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Catherine J. Wu, of the Dana-Farber Cancer Institute in Boston, USA, is a pioneer in research that may result in the development of personalised vaccines to treat cancer. She is now awarded the Sjöberg Prize, worth one million US dollars, for her work. Catherine J. Wu will give a lecture in Aula Medica at KI on April 12 in connection with the Karolinska CCC Day.
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Ullakarin Nyberg is a researcher at the Center for Psychiatry Research at Karolinska Institutet. She also works clinically as a psychiatrist, part of the time at a unit for breast cancer patients. At the end of 2018, she contracted the disease herself.
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Can breast cancer patients who exercise get better results from their chemotherapy? And if so, should they receive treatment that includes exercise? This will be investigated in an international study led by researcher Jana de Boniface.
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It is difficult to draw firm conclusions about how to eat and drink to avoid breast cancer. Dietary studies often rely on self-reporting, while dietary habits change over the course of a lifetime - both of which are complicated for researchers. But one link is well documented: even moderate alcohol consumption increases the risk of developing the disease, says Professor Alicja Wolk.
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There is a lot going on in breast cancer research. A new AI tool is trying to fine-tune the screening program, another is helping pathologists make diagnoses, and new drugs are being tested and approved. This could save more lives. But there is still no answer to the trickiest question of all: Why does breast cancer occur?
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In a recently published review in the journal Biomarker Research, Joanna Zawacka, Docent at the department of Oncology-Pathology discusses our current understanding of p53 biology in myelodysplastic syndrome (MDS) and acute myeloid leukemia (AML).
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Sweden and the USA have previously enjoyed strong collaboration in the field of cancer care and research, and now it is further strengthened through a bilateral agreement. The purpose is to promote exchange between the two countries in both cancer research and the implementation of this research within cancer care, including both prevention and improved quality of life.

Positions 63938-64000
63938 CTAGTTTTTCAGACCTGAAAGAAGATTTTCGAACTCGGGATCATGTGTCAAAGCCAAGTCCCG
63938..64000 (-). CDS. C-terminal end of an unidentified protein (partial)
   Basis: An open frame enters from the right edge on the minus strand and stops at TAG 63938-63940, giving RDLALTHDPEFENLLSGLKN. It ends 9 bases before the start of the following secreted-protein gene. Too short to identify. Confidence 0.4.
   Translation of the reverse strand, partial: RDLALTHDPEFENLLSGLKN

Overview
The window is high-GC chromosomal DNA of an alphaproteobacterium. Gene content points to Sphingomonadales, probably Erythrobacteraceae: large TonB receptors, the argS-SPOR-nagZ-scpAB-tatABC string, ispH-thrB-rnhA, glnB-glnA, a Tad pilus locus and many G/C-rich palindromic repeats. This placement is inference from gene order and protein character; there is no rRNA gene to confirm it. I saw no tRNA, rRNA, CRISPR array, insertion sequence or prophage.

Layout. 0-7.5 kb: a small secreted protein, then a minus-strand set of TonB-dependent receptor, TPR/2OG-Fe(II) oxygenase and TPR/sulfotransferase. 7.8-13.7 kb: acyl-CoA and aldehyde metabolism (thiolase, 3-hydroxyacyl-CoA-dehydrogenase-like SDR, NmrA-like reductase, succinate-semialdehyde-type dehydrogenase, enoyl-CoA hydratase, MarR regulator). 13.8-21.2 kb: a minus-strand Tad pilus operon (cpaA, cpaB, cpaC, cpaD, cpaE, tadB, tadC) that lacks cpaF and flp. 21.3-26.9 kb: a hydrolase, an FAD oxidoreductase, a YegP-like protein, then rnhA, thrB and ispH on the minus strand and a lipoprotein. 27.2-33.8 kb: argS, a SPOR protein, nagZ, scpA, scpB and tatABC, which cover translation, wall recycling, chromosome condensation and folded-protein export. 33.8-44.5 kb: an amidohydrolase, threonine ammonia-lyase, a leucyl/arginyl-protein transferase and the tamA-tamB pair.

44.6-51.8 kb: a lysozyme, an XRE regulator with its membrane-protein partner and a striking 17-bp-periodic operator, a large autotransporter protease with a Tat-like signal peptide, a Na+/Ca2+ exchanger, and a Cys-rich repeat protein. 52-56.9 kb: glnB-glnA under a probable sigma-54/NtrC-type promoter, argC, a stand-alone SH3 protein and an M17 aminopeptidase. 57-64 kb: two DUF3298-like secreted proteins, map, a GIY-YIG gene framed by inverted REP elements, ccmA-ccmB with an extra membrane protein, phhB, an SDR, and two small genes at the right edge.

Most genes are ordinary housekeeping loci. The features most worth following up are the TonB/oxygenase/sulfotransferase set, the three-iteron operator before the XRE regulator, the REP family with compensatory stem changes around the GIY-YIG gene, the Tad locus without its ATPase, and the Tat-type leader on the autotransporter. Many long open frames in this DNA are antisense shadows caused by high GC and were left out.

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In recent years, the treatment landscape for solid tumors has undergone a notable change. With new cancer treatments, the future looks brighter for many young cancer patients, making fertility issues and future family planning an important aspect. Six specialists in oncology and onco-fertility at the Department of Oncology-Pathology join forces to compile knowledge and recommendations on this important issue.
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KI researcher Laura Baranello has been awarded the prestigious ERC Consolidator Grant for her researches into the interaction between the cancer-driving protein MYC and topoisomerase enzymes. Her aim is to identify drugs for more targeted cancer therapy with fewer side-effects. Laura Baranello’s MYCinTOPshape project has been awarded approximately EUR 2 million to be spread over five years.
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A large international research study, COSMOS, initiated by Karolinska Institutet and Imperial College London, UK, has studied over 250,000 mobile phone users to investigate whether those who use mobile phones a lot and for a long time have a higher risk of brain tumours than others. The study, published in Environment International, found no association between long-term cell phone use and the risk of brain tumors.
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New research from Karolinska Institutet shows how oestrogen protects against MASLD, a fatty liver disease that has increased dramatically during the current obesity epidemic. The study, published in Molecular Systems Biology, shows how a new drug under development could become a future treatment for fatty liver disease and liver cancer.
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Through a new call form, the Swedish Childhood Cancer Fund is funding two research programmes that will look at different types of unwanted side effects, primarily from chemotherapy. Precision medicine and the opportunities offered by the development of biomarkers are common to the two programmes, which are led by KI researchers Susanna Ranta and Kenny Rodriguez-Wallberg, respectively, and which now share SEK 19 million over four years.
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In a study published in Nature Communications, KI researchers have revealed a fascinating discovery that could be important in cancer treatments. This new insight involves c-MYC, a protein component that is central to cancer development.
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Recent and unintentional weight loss is associated with an increased risk of a cancer diagnosis in the coming year, according to a new study in JAMA. Researchers from Karolinska Institutet and others behind the study urge healthcare professionals and the public to be vigilant about sudden and unintentional weight loss.
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Researchers at Karolinska Institutet and SciLifeLab demonstrate in a new study published in iScience how they can identify substances that can deactivate an enzyme responsible for chemotherapy resistance in cancer cells. These results can have importance to improve chemotherapy effectiveness for cancer patients.
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The p53 tumor suppressor protein is encoded by TP53, the most frequently mutated gene in cancer. A review article published in Nature Reviews Clinical Oncology by professor Klas G Wiman and colleagues at the Department of Oncology-Pathology describes how p53 could be used as a target for new cancer therapies.